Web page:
What I have learned is that the more I can recognize that feeling when it comes up in the moment, “Wow, feeling that feeling. I think it’s jealousy. I don’t like this feeling, but I’m feeling it and I’m just going to sit with it.” Sometimes, I’ll put my hand on my heart and I’ll breathe and I’ll name it, “Jealousy. Okay, I know this. I’ve been here before.” Then I get an opportunity to ask myself what’s really going on and what my need is.

It’s like, “Okay. I’m feeling jealous. I have a need to feel loved or I have a need to feel safe.” I could ask my partner for support. “Babe, I’m aware that you’re going out with this person and I’m feeling nervous. I’m feeling jealous and I really just want to know that we’re okay. I really just want to know that you love me. I really just want to know something.” I have to separate this a little bit because the need that is wanting to be seen is generally, a younger version of myself. It’s like the little kid.

In my adult world, I know we’re good. I know I don’t have to worry about. I honestly don’t need reassurance, but that little kid that is triggered really does and that’s real. What I encourage my clients to do when we’re in a Poly-Coach session or we’re in an open relationship coaching session is I encourage them to pause. I encourage them to check in. I encourage them to breathe when they are feeling triggered, to breathe when they are feeling an emotion such as jealousy or insecurity, and breathe.

Slow down.

Feel your heartbeat say, “Wow, I’m feeling jealous. Okay.” It’s like, “I can do something about this. I’m going to ask for support.” You reach out to that person. Maybe it’s your partner, maybe it’s a girlfriend or maybe it’s someone else. “I’m feeling jealous right now. I really would love to spend some time with you. I’m feeling a little insecure right now, can you give me a hug? I’m feeling a little nervous right now, can you call me when you’re on your way home so that I know that I’ll see you by the end of the night?” All of these different things are possible. It’s anything is possible. Things become even more possible when we learn to be okay with ourselves.

Again, part of what I do in my coaching is I help people learn and practice to be okay with themselves. I learn and help people practice to be okay with each other when they’re in the midst of emotional turmoil. I’m telling you when you’re in an open relationship, when you’re exploring polyamory, or when you’re in a polyamorous relationship, you are going to experience turmoil. Just like you would in any kind of relationship. It doesn’t necessarily mean that you have to be part of an elite crowd to be in a polyamorous relationship. Lots of people explore polyamory because they’re drawn to it. That’s okay. There’s a lot of exciting things about polyamorous and being in a polyamorous relationship.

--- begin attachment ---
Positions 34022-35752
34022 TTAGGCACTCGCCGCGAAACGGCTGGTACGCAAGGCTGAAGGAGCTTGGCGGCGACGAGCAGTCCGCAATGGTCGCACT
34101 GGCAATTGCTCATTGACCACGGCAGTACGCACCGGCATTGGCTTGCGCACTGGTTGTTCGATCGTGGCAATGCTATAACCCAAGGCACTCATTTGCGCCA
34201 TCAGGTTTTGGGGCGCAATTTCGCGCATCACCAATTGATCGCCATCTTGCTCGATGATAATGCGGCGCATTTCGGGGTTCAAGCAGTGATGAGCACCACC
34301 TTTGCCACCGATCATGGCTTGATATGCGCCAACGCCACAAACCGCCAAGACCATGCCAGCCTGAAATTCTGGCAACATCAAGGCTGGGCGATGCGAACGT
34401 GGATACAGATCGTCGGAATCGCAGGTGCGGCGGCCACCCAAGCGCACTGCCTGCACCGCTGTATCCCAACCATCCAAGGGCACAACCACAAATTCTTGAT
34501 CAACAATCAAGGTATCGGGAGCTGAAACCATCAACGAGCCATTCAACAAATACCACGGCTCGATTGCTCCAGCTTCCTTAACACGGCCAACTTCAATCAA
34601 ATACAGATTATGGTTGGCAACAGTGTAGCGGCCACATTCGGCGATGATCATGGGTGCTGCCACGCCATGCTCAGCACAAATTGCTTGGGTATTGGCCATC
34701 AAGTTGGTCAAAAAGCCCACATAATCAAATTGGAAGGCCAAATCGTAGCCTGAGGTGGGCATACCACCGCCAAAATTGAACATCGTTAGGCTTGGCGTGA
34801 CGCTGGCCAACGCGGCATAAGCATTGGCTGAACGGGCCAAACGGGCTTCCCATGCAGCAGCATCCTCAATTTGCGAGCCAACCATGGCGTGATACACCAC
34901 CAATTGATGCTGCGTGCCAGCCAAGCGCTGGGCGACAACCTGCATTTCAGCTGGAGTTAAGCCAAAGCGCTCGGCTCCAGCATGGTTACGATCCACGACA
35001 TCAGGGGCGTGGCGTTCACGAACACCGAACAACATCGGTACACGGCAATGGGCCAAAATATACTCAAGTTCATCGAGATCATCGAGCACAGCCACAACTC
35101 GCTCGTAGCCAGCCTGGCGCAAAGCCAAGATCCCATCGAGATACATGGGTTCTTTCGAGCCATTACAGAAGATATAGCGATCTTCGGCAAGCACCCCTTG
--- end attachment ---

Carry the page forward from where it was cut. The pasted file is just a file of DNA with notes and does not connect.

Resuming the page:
Back to when I’m feeling jealous or when I’m feeling triggered, I take a deep breath. My hand on my heart. I listen to my heartbeat and identify. Okay, I’m feeling jealous. Maybe I’ll admit that I don’t like to feel jealous and I’m going to feel jealous and that’s okay. Then I ask myself, what do I need? Then I let myself come up with that answer. I need some reassurance. I need a hug. I need someone to tell me that they love me. Just whatever that is that’s going to feed that little part of you.  Then, you ask.

And if you need some help, if you need some help in any of that whether getting present, learning how to communicate, asking for a need to be met, or just being in the soup of open relationship or polyamory, give me a call.

Polyamorous relationship coaching, poly-coach.com. My email is polycoaching@gmail.com. My name is Laurie Ellington. I have blogs on my website, poly-coach. com. Check it out. I offer a Poly-Coach consultation to anyone who is interested in working with me.  Poly-coach.com. Thank you. Bye-bye.

To learn more about how I use a polyamory relationship counseling approach in my coaching and to see if working together is the best fit for you, contact me and schedule a Poly-Coach Session today!

About the Author

Laurie Ellington

I teach people how to break through false beliefs and negative behavior patterns. I offer my clients tools that empower their life and their relationships.